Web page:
- Regulator says will focus on how funds value illiquid assets
- SEC reviewing role of brokers in matching buyers and sellers
U.S. market regulators are intensifying their scrutiny of assets that can be hard to sell in stressed markets after the failure of a high-yield bond fund overseen by Third Avenue Management LLC.
The Securities and Exchange Commission said in an annual statement on its exam priorities released Monday that it plans to scrutinize how mutual funds, exchange-traded funds and hedge funds value these less-liquid holdings and manage the risk that they can’t be sold when managers need the cash. The SEC said its examiners also plan to review the role of brokers that match buyers and sellers for less liquid investments.
This year’s focus on liquidity as a "market-wide risk" is a change from last year, when the SEC just looked to ensure retail investors were adequately informed about the risks of investing in more exotic mutual funds. The regulator recently had to contend with the failure of the $788.5 million Third Avenue Focused Credit Fund, which blocked clients from pulling their money because the fund couldn’t meet redemptions without selling holdings at steep discounts.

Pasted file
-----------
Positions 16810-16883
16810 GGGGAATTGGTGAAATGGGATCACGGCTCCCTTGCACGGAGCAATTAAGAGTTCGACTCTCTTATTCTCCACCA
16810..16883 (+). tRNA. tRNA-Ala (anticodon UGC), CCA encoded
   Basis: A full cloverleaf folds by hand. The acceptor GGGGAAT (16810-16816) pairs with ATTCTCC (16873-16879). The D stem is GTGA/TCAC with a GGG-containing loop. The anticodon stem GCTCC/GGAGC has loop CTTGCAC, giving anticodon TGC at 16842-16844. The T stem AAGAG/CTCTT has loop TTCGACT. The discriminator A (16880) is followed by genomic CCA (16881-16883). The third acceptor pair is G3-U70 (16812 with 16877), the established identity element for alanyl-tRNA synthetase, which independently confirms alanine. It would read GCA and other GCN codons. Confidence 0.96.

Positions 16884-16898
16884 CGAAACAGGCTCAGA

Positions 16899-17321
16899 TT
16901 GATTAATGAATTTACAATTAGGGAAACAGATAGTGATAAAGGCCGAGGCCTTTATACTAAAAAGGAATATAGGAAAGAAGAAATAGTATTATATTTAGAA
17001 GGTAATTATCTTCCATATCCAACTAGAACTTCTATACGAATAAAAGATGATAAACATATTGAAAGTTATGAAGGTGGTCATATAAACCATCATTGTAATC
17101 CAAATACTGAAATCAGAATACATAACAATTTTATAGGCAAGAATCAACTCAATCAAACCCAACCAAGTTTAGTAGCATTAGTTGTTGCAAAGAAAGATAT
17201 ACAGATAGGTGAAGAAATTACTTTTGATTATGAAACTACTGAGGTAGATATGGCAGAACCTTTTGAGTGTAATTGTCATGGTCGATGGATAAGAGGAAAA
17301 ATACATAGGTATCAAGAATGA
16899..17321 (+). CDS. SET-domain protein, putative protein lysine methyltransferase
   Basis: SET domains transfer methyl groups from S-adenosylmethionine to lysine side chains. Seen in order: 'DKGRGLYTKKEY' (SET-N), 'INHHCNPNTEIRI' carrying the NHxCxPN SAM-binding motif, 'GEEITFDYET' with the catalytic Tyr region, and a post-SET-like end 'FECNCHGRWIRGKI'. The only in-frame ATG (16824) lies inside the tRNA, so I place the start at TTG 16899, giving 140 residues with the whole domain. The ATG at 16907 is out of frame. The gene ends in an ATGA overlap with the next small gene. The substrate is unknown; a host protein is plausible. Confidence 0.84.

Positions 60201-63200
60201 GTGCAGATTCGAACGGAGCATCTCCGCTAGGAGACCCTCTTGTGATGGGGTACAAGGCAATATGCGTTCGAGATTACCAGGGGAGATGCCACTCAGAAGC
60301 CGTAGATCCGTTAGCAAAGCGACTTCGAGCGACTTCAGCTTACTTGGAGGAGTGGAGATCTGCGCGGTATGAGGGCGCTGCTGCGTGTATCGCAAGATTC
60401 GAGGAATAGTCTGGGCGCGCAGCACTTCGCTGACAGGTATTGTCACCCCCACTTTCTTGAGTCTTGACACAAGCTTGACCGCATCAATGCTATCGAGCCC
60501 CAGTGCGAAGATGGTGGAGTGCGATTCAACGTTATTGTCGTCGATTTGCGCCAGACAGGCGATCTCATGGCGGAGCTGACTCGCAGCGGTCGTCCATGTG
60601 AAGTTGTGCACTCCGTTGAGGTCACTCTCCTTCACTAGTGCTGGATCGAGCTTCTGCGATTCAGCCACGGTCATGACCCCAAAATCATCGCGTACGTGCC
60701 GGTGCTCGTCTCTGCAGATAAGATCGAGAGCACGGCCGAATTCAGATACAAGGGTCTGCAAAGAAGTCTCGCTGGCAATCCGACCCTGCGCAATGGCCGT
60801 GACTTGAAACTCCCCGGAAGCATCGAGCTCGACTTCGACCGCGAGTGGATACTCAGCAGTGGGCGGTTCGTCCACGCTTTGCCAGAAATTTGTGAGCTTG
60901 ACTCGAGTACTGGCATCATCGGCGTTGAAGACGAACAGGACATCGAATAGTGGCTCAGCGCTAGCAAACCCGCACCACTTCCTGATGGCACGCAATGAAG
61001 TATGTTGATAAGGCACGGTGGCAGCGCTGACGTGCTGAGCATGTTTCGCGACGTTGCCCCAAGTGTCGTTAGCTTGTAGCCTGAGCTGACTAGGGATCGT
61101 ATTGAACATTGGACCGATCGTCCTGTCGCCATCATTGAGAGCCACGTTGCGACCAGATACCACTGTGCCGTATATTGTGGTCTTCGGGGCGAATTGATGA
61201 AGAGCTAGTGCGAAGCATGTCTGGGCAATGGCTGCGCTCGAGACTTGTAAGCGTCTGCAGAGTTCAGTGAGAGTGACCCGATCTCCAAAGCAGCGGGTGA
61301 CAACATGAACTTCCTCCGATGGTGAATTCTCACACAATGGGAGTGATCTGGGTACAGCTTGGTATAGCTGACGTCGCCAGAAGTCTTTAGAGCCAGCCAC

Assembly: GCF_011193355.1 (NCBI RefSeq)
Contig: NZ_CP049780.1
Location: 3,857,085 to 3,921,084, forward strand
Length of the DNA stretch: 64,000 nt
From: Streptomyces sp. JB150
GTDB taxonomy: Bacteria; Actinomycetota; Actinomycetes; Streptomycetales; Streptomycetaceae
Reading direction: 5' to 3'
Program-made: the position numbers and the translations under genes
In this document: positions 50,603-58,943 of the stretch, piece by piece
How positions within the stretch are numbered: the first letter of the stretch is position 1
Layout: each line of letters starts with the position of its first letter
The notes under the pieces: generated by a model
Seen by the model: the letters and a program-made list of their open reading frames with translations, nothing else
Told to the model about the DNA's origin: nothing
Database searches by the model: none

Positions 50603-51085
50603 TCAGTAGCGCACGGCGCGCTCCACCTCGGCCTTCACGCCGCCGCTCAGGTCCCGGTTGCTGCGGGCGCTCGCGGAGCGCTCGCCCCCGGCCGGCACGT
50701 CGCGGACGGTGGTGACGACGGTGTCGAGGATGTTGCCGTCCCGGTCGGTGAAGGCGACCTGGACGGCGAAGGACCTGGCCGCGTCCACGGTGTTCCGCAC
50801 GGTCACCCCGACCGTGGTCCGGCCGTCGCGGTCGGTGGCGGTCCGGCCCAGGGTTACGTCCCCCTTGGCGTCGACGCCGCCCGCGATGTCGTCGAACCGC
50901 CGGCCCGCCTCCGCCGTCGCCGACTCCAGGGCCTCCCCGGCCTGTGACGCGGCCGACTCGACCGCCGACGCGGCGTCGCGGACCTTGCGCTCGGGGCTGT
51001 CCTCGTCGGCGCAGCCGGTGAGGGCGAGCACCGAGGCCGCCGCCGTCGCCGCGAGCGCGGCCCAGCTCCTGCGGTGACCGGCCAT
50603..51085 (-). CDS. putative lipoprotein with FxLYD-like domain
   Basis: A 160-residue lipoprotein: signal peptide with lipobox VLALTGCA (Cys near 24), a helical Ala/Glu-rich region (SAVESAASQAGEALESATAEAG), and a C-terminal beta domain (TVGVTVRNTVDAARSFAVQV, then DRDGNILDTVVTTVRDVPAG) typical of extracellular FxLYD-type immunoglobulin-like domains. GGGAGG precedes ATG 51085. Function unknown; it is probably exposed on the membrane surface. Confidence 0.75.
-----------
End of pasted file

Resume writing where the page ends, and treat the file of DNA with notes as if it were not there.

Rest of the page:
“These new areas of focus are extremely important to investors and financial institutions across the spectrum,” SEC Chair Mary Jo White said in the statement.
The agency’s new exam priorities also include plans to examine how ETFs operate, including the role big securities dealers play in greasing the trading of shares. Regulators also will focus on how ETFs are sold to retail investors, including whether brokers have disclosed the risks of buying niche products and funds that generate outsized gains and losses using leverage.